“The wages of sin are death, but by the time taxes are taken out, it’s just sort of a tired feeling.” ― Paula Poundstone
There are various ways employees and freelancers can be paid. Sometimes, particularly when small businesses are concerned, people are not paid by conventional means, like by check, direct deposit or even cash — and we’ll stay away from tipping for now.
Sometimes, people are paid in stock or shares in a company, also known as equity-based compensation.
There was a scene in “The Social Network” that epitomized this scenario. When the owners realized Facebook was taking off, rather than pay some of his key people, Zuckerberg offered them a certain percentage of ownership in the company. Whether or not that actually happened is irrelevant — in this case, life will imitate art.
Say you consulted for a small business earlier this year and set a rate for $100 an hour. After a full week, the company realizes they cannot afford to pay you $4,000 at a time and offers you a certain amount of stock or equity in the company in lieu of a check that is theoretically worth more than what they owe. For argument’s sake, we’ll say 5,000 shares which are being traded at $1 per share. Once the stock is officially transferred, you assume the risks and benefits of an owner.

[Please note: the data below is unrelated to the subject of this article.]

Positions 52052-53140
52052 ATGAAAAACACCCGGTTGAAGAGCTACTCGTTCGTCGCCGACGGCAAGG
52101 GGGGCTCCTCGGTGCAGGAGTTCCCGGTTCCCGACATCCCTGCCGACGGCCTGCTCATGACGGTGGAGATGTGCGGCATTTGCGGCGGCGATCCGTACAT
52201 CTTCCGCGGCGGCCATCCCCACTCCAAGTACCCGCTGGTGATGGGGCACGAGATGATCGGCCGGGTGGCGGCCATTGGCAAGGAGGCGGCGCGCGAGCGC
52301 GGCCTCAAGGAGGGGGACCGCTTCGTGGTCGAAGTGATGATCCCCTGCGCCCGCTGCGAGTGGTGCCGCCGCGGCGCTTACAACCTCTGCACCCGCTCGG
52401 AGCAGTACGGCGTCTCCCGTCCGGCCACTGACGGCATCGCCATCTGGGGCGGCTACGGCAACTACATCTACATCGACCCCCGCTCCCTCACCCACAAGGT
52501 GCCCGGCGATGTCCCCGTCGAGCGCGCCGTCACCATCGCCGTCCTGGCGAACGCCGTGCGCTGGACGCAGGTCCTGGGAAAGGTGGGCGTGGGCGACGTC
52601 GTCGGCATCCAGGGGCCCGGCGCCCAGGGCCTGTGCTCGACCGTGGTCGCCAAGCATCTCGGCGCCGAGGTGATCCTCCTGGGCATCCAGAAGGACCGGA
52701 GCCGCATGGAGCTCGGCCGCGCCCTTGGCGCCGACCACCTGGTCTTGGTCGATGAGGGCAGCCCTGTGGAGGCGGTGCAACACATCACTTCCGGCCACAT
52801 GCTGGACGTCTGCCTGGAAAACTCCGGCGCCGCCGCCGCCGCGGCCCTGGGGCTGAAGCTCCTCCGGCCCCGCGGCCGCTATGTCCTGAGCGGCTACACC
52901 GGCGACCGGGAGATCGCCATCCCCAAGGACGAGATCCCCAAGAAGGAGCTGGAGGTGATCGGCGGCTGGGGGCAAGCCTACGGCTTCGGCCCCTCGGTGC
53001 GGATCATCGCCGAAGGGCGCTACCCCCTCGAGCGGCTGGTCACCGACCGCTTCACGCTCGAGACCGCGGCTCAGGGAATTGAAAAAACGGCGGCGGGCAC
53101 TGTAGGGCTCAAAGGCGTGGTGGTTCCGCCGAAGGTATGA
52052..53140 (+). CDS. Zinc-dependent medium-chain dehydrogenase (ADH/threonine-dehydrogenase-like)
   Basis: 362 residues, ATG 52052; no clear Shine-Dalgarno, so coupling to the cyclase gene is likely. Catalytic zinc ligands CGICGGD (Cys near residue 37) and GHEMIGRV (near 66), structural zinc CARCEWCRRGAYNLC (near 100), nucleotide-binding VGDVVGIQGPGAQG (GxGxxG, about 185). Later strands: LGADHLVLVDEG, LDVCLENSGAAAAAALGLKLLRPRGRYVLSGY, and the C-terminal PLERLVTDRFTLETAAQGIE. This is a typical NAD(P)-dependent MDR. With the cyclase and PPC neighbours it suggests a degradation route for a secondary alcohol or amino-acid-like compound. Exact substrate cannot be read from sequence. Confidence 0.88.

If you take the offer, that is your income and you must claim that for the IRS, even though it’s not liquid. The feds will determine your tax liability based on the time you were compensated. The standard is that the value of the property received is the income. So the IRS would take the position that you earned $5,000 that week. You’ll pay taxes on it immediately and if the company performs exceptionally, you’ll be subject to more taxes when you cash in.
The 83(b) and How It Can Help
An 83(b) election allows you to reduce that amount into income, which I define as practically anything that comes in. Those characters from “Social Network” would likely have drafted one, because before they were 30 years old they would theoretically have become millionaires and would have wanted to hold on to as much of it as possible.
Also known as 26 U.S.C. § 83(b), this election lets you decide at the start of your vesting agreement to be taxed for the entire amount that will eventually vest at the present value. You can pay all the tax from the outset based on the original value of the stock — 5,000 shares at a supportable price per share — but you have to contact the IRS in writing explaining how you want to proceed.
A sample letter we’d sent to the IRS is here.
Choose Your Type
The IRS lists examples of equity-based compensation, which includes: Stock Transfers, Stock Options, Stock Warrants, Restricted Stock, Restricted Stock Units, Phantom Stock Plans, Stock Appreciation Rights, and other awards whose value is based on the value of specified stock. Keep in mind, you have to file that election with the Internal Revenue Service within a specified period of time otherwise, it will be disregarded.
We may further explore the 83(b) election in future installments. Feel free to contact Brinen & Associates to discuss the best type of compensation plan for you.